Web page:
- 81990 Effect of intermittent cyclical etidronate therapy on the bone mass and fracture rate in women with postmenopausal osteoporosis. N Engl J Med 322:1265–1271., , , ,
- 91999 Bisphosphonate effects in rat unloaded hindlimb bone loss model: Three-dimensional microcomputed tomographic, histomorphometric, and densitometric analyses. J Pharmacol Exp Ther 291:321–328., , , , , , , ,
- 101992 Implications of architecture for the pathogenesis and prevention of vertebral fracture. Bone 13(Suppl 2):41–47.
- 111992 The effect of two years alendronate treatment on cortical bone remodeling. J Bone Miner Res 7:S329. (abstract), , , ,
- 122000 Alendronate increases bone strength by increasing the mean degree of mineralization of bone tissue in osteoporotic women. Bone 27:687–694., , , ,
- 131997 Bone mineral density reflects bone mass but also the degree of mineralization of bone: Therapeutic implications. Bone 21:373–377.,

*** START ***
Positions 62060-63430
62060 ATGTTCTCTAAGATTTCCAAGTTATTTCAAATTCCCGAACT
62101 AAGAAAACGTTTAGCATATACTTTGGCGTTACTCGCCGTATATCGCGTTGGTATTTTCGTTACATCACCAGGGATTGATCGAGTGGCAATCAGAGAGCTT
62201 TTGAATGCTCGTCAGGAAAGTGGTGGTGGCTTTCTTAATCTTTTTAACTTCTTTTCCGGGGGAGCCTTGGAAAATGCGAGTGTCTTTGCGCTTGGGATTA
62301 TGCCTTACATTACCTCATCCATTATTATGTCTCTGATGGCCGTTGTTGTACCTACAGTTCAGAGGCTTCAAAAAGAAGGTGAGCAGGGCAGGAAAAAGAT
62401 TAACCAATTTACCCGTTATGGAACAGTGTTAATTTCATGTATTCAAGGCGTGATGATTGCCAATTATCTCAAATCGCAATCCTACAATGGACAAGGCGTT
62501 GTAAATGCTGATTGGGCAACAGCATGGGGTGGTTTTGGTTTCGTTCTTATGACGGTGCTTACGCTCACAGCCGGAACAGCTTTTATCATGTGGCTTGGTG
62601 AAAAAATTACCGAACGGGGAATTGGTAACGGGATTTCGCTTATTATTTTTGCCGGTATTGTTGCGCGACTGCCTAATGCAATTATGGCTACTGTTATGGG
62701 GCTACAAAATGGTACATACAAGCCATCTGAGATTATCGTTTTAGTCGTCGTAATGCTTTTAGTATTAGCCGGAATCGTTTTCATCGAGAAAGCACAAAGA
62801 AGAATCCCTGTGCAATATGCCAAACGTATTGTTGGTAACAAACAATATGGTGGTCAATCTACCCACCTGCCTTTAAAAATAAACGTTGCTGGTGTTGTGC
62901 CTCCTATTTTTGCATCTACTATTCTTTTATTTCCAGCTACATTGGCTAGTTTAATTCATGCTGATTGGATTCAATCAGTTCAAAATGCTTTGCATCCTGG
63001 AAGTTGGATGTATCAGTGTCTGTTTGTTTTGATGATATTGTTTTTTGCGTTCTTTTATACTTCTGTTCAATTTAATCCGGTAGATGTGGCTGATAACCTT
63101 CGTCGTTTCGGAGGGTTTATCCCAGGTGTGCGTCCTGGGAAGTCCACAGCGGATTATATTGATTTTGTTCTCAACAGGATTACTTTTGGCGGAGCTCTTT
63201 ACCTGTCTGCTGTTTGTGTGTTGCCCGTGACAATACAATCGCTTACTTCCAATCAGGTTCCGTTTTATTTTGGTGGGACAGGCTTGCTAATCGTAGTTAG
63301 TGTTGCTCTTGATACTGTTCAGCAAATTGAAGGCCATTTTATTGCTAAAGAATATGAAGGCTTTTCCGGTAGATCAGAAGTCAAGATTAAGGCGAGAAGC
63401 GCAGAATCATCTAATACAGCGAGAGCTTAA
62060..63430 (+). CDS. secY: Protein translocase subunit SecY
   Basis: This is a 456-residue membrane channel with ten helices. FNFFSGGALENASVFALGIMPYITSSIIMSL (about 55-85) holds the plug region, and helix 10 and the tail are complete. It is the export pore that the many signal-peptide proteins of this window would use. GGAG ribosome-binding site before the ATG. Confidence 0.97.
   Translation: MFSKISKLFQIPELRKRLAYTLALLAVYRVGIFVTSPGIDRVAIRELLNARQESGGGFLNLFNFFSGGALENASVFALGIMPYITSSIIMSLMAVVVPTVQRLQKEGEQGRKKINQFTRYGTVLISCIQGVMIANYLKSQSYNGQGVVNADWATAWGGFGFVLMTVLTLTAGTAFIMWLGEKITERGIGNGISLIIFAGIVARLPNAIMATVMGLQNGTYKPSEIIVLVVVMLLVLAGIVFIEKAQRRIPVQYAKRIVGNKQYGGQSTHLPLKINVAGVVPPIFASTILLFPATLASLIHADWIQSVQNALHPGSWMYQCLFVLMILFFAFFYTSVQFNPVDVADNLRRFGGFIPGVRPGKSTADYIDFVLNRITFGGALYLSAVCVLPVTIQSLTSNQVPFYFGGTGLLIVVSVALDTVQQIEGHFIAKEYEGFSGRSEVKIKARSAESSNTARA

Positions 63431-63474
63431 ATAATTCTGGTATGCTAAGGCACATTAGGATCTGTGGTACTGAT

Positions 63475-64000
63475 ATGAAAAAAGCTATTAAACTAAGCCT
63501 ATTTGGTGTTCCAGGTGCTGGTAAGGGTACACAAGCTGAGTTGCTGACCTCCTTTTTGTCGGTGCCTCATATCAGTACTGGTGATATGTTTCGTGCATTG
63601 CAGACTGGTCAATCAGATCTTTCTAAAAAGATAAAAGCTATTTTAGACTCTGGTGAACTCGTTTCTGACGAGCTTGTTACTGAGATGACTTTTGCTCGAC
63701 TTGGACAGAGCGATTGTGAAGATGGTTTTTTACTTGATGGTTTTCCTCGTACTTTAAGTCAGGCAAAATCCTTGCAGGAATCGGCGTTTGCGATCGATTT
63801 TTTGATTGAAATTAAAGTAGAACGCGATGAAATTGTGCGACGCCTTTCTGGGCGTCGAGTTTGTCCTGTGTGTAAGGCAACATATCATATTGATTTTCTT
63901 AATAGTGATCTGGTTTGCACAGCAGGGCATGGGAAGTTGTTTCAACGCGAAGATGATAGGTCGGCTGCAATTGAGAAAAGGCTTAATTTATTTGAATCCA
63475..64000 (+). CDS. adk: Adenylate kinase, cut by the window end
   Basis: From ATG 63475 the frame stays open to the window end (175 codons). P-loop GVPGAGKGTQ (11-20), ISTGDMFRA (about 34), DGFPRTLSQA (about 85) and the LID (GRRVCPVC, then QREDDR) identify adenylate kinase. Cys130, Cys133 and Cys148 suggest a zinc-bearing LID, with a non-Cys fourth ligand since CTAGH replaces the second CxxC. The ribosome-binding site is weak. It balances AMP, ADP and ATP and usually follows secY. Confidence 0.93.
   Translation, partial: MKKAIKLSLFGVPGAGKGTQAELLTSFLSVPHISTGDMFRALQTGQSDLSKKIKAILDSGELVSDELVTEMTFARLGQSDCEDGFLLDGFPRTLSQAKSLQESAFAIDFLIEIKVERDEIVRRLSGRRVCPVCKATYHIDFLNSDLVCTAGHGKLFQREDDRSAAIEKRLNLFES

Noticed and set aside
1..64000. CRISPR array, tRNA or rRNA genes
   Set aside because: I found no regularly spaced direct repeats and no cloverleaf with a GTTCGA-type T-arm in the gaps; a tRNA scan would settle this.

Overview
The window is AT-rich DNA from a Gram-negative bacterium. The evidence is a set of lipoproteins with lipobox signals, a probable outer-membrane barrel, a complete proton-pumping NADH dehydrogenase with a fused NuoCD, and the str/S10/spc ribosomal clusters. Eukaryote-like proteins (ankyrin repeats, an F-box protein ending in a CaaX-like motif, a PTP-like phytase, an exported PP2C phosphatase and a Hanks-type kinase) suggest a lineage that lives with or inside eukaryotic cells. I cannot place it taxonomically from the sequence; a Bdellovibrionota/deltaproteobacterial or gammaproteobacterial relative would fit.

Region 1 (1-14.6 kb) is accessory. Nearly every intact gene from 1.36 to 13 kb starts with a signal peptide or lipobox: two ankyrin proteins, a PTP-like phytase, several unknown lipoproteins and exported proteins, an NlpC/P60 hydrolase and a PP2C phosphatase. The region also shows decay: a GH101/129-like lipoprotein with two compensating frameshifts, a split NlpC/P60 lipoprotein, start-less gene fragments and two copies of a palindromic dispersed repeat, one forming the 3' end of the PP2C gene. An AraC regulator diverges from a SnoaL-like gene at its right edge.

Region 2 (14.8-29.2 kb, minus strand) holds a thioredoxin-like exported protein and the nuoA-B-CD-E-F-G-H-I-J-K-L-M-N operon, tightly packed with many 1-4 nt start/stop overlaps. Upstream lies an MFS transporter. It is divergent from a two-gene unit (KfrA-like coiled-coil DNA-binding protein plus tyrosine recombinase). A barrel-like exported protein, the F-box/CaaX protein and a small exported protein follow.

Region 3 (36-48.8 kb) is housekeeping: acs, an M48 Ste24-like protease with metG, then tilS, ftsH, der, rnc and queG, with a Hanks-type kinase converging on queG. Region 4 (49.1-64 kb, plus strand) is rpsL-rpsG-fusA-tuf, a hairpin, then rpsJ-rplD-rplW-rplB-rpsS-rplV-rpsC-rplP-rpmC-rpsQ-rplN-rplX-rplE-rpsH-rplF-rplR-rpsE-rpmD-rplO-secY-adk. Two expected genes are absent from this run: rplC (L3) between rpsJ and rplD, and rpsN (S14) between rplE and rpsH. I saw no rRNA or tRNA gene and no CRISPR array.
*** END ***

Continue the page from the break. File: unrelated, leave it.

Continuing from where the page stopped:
- 141996 A microtomographic system for the nondestructive evaluation of bone architecture. Calcif Tissue Int 58:24–29., ,
- 151993 High spatial resolution imaging of bone mineral using computed microtomography Comparison with microradiography and undecalcified histologic sections. Invest Radiol 28:341–349., , , ,
- 162000 Perspectives in Three-dimensional analysis of bone samples using synchrotron radiation μCT. Cell Mol Biol 46:1089–1102., , , , ,
- 171994 3D computed X-ray tomography of human cancellous bone at 8 microns spatial and 10(−4) energy resolution. Bone Miner 25:25–38., , , , , , ,